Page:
Chicago - U.S researchers seem to have tapped nature, in the form of an extract from the bark of a South American tree, as a possible cure for a notorious type of childhood eye cancer, called retinoblastoma. Retinoblastoma accounts for nearly 3% of all cancers in children, affecting about one in 15000 children.
Usually the cancer affects children below 6 years of age, and if left untreated can be fatal. Dr. Joan O'Brien of the University of California, San Francisco, who led the study said, 'The great majority of the cases exist in the developing world, where it is a fatal disease.'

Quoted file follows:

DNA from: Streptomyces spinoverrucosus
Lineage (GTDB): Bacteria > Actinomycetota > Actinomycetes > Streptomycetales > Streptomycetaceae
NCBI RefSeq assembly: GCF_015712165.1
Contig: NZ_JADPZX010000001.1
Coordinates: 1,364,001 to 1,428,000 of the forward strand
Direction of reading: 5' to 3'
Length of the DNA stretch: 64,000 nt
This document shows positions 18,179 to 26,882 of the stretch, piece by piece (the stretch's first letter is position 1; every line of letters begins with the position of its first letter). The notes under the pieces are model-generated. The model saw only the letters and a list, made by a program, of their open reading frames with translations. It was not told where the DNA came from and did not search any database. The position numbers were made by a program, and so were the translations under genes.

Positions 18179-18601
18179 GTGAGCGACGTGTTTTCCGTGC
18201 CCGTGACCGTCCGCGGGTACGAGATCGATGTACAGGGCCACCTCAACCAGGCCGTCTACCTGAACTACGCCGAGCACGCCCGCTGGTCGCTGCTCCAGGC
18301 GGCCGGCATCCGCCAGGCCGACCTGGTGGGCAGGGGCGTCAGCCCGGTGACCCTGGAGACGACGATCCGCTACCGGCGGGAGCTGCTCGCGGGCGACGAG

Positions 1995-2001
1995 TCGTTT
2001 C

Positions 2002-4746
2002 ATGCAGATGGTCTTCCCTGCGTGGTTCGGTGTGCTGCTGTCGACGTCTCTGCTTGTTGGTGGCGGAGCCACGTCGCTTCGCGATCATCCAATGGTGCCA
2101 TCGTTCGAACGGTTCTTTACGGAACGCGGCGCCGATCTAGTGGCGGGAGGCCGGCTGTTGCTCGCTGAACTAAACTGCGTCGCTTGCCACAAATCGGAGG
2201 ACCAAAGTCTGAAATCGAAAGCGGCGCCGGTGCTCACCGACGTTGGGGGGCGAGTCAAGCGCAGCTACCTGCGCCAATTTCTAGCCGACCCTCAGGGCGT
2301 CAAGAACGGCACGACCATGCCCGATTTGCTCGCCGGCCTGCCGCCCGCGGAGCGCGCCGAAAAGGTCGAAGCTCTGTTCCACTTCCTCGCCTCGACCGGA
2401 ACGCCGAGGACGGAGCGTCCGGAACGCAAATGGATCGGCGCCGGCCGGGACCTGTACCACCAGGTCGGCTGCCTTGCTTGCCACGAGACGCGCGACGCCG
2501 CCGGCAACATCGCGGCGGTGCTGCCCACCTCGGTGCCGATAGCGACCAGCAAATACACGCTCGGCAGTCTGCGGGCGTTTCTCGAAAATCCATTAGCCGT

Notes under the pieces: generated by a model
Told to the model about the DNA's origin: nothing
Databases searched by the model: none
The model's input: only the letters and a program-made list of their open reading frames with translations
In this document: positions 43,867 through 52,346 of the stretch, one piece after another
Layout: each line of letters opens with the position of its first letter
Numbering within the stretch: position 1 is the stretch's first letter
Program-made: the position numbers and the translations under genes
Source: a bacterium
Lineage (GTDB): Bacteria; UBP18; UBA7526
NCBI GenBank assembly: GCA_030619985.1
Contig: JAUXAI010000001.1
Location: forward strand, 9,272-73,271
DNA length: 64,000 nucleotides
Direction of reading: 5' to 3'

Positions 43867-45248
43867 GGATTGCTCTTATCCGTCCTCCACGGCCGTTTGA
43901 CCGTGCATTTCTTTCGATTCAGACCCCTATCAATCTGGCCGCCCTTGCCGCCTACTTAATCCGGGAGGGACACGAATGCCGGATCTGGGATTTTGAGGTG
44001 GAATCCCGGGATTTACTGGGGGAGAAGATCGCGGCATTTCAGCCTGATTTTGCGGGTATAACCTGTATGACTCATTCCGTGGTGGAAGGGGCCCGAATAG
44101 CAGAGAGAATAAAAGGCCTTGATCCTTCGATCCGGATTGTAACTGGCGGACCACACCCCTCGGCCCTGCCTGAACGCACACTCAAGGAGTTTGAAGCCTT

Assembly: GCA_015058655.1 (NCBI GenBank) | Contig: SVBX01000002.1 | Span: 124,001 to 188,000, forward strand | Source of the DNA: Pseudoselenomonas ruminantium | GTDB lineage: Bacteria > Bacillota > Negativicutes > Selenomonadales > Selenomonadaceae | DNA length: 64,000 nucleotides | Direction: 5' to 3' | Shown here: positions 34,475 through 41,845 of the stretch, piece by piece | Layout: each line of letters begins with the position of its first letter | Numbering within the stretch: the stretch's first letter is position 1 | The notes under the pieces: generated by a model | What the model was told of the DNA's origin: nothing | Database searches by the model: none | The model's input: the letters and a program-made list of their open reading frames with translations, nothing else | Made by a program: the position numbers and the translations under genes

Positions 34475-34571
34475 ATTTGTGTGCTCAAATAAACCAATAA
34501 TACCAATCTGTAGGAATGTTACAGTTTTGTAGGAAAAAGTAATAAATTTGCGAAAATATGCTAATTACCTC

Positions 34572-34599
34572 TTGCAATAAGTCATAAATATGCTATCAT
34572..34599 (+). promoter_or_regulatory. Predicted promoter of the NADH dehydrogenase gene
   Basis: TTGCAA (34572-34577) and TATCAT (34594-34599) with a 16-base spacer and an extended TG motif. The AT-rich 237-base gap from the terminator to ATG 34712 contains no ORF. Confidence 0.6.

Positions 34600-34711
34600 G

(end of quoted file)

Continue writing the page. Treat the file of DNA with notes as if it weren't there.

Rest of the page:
The prevailing treatment involves a combination of chemotherapy agents or radiation which has a 95% survival rate if the treatment is begun in the initial stages of cancer. But the treatment is fraught with many side effects.
O'Brien and colleagues at UCSF, in their quest to find alternative treatment methods for retinoblastoma devoid of strong side-effects, sought to experiment with the tree bark extract, called beta-lapachone. The extract was found to be useful in the treatment of other types of cancers like breast and prostate cancer.
Their experiment revealed that beta-lapachone was capable of impeding rapid cell growth of human tumor cells. Further, minimum doses could even trigger the tumor cells to commit suicide, medically termed as apoptosis.
To infer, the scientists are extremely optimistic about the effectiveness of the extract. They intend to carry experiments on mice suffering the disease. 'The nice thing about the agent is that it kills at very low doses and it appears to be selective to cancer,' O'Brien said.